The assessment and treatment services at Radius focus on strengths and challenges so that individuals and families can make changes necessary for healthy futures. In addition to our clinical work, we provide local, provincial, national, and international training and consultation on issues related to interpersonal violence, children under 12 years old who have engaged in problematic sexual behaviour, and adolescents who have engaged in sexually abusive behaviour. We also conduct research examining the populations we serve, which results in the development and promotion of best practice guidelines, counselling innovations, and increased public awareness that support prevention of abuse.
Level/nature of staff expertise required
Qualified social workers, psychotherapists, psychologists, psychometrists, and psychiatrists who have completed training in the model.
Intensity/extent of engagement with target group(s)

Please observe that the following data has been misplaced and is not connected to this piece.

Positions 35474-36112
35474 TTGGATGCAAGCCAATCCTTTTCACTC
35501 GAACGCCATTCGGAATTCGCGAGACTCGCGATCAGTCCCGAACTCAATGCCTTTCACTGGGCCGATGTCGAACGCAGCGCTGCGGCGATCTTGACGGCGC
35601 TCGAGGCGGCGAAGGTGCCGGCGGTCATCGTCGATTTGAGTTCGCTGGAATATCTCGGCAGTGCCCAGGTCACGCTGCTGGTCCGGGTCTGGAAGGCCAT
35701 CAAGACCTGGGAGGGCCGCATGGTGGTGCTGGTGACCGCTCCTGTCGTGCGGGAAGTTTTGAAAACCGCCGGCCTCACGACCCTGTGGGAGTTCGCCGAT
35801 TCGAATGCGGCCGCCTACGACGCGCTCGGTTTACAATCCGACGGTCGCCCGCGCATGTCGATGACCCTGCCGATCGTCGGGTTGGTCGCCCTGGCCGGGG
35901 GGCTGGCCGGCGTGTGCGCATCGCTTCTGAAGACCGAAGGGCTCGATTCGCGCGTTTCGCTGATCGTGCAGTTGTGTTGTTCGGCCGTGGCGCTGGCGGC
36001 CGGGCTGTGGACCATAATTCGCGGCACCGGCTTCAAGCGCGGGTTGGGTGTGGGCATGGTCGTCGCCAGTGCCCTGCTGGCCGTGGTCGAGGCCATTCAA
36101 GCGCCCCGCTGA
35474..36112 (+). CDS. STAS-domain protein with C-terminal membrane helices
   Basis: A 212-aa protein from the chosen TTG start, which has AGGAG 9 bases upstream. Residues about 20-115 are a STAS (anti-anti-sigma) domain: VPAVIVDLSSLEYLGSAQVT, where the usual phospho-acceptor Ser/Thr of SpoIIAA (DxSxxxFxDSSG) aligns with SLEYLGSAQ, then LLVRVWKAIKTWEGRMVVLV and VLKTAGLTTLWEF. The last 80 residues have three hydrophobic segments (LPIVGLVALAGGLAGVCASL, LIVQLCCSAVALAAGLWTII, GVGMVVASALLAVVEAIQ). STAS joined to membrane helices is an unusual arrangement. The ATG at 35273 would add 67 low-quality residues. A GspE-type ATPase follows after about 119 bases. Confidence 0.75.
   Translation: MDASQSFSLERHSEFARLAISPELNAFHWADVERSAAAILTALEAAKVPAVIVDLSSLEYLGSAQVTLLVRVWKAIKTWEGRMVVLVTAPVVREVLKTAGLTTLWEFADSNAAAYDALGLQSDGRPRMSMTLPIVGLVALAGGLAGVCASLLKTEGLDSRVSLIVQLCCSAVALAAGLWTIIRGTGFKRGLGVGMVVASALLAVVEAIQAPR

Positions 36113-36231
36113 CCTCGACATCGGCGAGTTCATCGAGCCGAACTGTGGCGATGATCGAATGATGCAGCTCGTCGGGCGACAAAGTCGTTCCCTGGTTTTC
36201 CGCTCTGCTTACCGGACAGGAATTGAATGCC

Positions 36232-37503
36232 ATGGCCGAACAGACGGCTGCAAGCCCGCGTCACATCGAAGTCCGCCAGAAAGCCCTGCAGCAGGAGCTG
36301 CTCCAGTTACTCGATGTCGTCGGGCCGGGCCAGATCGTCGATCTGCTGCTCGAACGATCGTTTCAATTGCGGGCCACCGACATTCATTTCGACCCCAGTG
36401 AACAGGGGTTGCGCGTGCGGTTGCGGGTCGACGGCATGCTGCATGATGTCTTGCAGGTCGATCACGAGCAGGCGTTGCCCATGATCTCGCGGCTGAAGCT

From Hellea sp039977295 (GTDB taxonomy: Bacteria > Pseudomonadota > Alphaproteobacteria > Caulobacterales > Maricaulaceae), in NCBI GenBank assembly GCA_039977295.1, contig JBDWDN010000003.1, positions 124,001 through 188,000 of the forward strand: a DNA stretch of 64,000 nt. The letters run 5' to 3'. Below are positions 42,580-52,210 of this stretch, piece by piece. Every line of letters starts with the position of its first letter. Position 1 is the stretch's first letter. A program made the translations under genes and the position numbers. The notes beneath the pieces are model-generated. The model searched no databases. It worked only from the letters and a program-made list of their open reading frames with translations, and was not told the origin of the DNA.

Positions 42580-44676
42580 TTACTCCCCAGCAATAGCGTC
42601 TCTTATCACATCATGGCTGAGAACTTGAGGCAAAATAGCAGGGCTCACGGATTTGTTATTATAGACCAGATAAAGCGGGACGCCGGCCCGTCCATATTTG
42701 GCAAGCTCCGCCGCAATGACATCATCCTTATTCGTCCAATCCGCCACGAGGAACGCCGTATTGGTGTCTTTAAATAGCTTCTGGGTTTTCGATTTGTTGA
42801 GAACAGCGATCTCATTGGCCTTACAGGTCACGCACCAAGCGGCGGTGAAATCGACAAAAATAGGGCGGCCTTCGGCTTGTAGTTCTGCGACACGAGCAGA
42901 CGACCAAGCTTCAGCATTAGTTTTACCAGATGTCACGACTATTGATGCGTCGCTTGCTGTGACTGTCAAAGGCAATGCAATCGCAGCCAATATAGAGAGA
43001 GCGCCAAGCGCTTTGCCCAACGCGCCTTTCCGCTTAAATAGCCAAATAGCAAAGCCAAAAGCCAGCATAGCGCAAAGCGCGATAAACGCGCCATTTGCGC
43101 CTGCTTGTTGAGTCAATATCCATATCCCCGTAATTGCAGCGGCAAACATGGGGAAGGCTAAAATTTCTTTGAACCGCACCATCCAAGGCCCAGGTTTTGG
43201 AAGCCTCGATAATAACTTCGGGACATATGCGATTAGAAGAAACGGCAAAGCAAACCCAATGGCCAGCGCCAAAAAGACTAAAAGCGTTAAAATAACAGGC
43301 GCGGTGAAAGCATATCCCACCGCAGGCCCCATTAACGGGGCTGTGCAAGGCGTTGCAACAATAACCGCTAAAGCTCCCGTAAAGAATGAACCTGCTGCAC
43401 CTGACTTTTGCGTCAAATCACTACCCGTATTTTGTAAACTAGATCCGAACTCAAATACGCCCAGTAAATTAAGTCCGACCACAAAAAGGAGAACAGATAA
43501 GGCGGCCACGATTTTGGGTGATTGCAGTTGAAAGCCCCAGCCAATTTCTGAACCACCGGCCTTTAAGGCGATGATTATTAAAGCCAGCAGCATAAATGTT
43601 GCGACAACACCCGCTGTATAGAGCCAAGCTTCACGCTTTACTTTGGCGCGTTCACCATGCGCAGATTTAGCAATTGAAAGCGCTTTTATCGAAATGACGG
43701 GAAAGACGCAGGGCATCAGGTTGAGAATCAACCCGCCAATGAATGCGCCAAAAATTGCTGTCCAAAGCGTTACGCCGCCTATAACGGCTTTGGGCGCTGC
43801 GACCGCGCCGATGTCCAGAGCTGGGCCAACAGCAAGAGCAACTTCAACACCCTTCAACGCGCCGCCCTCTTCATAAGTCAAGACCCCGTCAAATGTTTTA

Dependent on treatment needs, although individual sessions typically run approximately 1-hour. In addition to individual therapy, the clinicians work with dyads, families, and groups (typically run weekly, for 2 hours).
Again, this is dependent on individual client needs. The average length of treatment is 18-24 months. The dyads, families, and groups typically run for 12-18 weeks.
Description of intervention
The essential components of Radius Child & Youth Services are individual treatment combined with regular dyad, family, and group therapy with up to 8-10 adolescents.
Researchers at Radius have developed a specialized risk-assessment tools: The ERASOR (Estimate of Risk of Adolescent Sexual Offense Recidivism) and the AR-RSBP (Assessing Risk to Repeat Sexual Behaviour Problems )Version 2.1 (AR- RSBP). Treatment is guided by the recommendations obtained from completing a comprehensive assessment, which includes psychological and clinical evaluations. Information obtained during the assessment includes, but is not limited to the following topics:
- family history & functioning
- developmental history
- physical health
- intellectual, academic and cognitive functioning and expression
- spiritual/cultural issues
- nonsexual delinquency
- potential traumatic experiences & impact
- sexual development & sexual behaviours
- sexual identity and sexual interest
- non-offensive sexual relationships
- knowledge of consent issues & sexual attitudes
- sexually abusive or problematic behaviours
- victim impact awareness